Earlier this week, Bloomberg reported on insights that a MaritzCX program provided to the auto industry – that single women were responsible for an increasing percentage of small SUV sales.
I’m a college student, interning at MaritzCX and part of the CX Café team. Last semester I took my first marketing research class (for the purpose of this article, I’m going to use the term marketing research to refer to data from a specific company, as contrasted with market research, which pertains to data from an entire industry). It was great – I learned about clustering, conjoint analysis, questionnaire design, forecasting with regression analysis, ZMET testing, crosstabs, and factor analysis, just to name a few topics.
The class taught us to turn company data into valuable insights about potential customers. We learned to interpret survey responses to understand why business outcomes had changed. We used regression analysis to predict which would be the most profitable products, quantity, and selling prices for imaginary companies.
I told the professor at the end of the semester that I thought every business student, not just the marketing students, should be required to take marketing research. An understanding of marketing research can give businesspeople important insights about their company’s customers, processes, products, etc.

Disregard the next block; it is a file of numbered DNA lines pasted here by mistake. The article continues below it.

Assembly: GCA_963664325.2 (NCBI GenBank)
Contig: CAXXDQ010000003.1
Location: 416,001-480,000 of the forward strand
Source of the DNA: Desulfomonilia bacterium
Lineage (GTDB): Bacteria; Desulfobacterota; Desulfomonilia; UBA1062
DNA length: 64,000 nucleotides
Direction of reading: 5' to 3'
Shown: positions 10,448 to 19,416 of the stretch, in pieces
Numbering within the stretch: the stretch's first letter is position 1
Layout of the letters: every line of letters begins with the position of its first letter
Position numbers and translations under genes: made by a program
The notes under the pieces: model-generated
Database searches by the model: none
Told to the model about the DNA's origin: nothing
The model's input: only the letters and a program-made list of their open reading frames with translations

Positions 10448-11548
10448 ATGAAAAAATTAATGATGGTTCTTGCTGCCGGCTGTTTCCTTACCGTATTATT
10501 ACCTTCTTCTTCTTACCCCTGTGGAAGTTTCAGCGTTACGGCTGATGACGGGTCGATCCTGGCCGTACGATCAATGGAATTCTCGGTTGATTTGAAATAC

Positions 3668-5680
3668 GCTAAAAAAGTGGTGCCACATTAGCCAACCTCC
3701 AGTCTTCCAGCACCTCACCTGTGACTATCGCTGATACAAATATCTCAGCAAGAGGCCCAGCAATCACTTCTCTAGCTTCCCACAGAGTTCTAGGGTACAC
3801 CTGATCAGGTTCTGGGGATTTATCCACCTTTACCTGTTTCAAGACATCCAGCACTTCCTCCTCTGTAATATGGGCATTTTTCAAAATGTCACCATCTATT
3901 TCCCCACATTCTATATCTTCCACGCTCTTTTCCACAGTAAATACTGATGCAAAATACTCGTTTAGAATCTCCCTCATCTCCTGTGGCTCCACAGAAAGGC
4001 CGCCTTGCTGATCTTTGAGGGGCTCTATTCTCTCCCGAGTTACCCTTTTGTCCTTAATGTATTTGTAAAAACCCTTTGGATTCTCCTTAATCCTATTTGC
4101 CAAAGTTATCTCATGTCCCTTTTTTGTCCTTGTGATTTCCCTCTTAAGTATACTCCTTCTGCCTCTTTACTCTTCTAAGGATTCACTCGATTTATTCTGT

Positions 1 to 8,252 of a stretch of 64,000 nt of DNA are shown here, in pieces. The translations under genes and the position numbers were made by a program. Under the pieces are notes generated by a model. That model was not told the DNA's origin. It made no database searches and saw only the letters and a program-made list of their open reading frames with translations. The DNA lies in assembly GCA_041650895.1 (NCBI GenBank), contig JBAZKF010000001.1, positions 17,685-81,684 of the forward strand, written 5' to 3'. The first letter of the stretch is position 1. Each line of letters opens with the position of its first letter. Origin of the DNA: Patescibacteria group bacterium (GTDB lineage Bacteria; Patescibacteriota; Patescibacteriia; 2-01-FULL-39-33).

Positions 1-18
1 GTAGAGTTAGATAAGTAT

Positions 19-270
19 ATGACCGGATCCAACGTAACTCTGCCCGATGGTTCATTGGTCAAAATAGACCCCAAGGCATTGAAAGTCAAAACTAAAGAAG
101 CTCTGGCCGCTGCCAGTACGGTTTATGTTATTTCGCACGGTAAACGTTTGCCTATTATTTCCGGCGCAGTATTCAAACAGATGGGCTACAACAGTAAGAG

In fact, marketing research insights are some of the most important outcomes of a good customer experience (CX) program.
As mentioned, Bloomberg reported on insights that a MaritzCX program provided to the auto industry – that single women were responsible for an increasing percentage of small SUV sales.
This market research, with data from across the auto industry, can be used by individual auto dealers to increase their revenues.
The Bloomberg article described the struggle of car-shopping 24-year-old Nora Patey to be taken seriously by salespeople, who continually made their pitches to her boyfriend. Women who face this kind of gender bias in a car dealership may decide to shop elsewhere. This could become a serious problem for dealers, as you can see from the increasing market share of women in the graphic below.
Because of the increasing prevalence of female buyers in the small SUV market, dealers would be wise to address the issue of gender bias in car sales, maybe by providing more training to salespeople, or by hiring more female salespeople.
The thing is, without market research dealers wouldn’t necessarily know that the landscape of car buyers is changing. They would continue to target their faithful male car buyers without much thought towards the changing buyer landscape.
Without marketing research, they wouldn’t understand how to apply what they learn from market research to their own business practices. As dealers survey their customers, and test initiatives, they can determine the potential effectiveness of their current actions and future plans.
The whole process – from market research, to data mining, to marketing research, to understanding customer insights, to applying them, to gathering feedback and other data (aka market and marketing research) – is key to satisfying customers and managing their changing wants and needs.
That’s what customer experience is: the whole shebang. CX can’t exist without market and marketing research. And it’s pointless without gathering and applying insights. So maybe I’m biased, but I think all of those steps are necessary to providing a truly great customer experience.
And I’m really hoping that auto dealerships have taken the message to heart when I go to buy my own small SUV a few years down the road.